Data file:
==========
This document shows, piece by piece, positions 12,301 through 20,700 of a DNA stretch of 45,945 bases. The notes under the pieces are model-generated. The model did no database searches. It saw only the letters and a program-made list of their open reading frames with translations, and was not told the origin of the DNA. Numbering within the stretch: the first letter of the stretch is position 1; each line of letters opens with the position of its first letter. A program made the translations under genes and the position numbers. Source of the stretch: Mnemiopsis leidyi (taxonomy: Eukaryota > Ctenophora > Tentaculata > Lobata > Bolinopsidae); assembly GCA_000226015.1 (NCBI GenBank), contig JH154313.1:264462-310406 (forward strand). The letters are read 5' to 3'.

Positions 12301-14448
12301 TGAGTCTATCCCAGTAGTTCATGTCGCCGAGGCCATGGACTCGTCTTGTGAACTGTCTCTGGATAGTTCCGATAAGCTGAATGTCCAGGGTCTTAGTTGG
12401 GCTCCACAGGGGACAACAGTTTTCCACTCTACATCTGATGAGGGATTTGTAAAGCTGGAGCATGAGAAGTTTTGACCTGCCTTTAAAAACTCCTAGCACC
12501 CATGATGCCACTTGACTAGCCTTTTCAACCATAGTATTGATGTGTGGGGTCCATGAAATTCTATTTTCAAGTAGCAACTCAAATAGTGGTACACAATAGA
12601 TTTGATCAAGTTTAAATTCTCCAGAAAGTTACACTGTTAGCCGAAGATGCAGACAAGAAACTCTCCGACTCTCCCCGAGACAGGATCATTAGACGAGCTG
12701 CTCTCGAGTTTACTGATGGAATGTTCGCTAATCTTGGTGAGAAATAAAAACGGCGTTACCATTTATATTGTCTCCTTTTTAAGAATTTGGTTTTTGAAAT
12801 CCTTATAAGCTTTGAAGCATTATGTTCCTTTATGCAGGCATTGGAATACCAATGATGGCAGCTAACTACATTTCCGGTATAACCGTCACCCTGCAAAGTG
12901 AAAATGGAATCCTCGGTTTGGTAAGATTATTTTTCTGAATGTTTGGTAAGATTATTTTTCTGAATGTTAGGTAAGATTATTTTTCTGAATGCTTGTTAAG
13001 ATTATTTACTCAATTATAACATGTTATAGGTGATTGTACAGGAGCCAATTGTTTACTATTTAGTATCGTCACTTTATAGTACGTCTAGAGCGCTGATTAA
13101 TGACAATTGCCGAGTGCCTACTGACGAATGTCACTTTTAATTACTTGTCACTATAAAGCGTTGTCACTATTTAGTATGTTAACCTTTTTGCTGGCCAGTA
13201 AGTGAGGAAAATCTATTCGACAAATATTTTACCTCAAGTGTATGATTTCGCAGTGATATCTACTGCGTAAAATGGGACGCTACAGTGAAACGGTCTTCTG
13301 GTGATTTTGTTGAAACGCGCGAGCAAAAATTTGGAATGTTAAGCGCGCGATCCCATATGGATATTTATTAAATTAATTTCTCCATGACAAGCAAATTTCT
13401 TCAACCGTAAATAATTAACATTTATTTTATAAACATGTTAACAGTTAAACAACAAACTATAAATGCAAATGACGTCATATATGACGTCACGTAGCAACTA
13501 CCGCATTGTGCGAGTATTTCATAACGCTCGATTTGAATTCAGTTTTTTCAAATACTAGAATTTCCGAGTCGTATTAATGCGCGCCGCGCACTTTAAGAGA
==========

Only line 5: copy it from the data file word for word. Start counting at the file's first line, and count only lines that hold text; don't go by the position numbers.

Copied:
12501 CATGATGCCACTTGACTAGCCTTTTCAACCATAGTATTGATGTGTGGGGTCCATGAAATTCTATTTTCAAGTAGCAACTCAAATAGTGGTACACAATAGA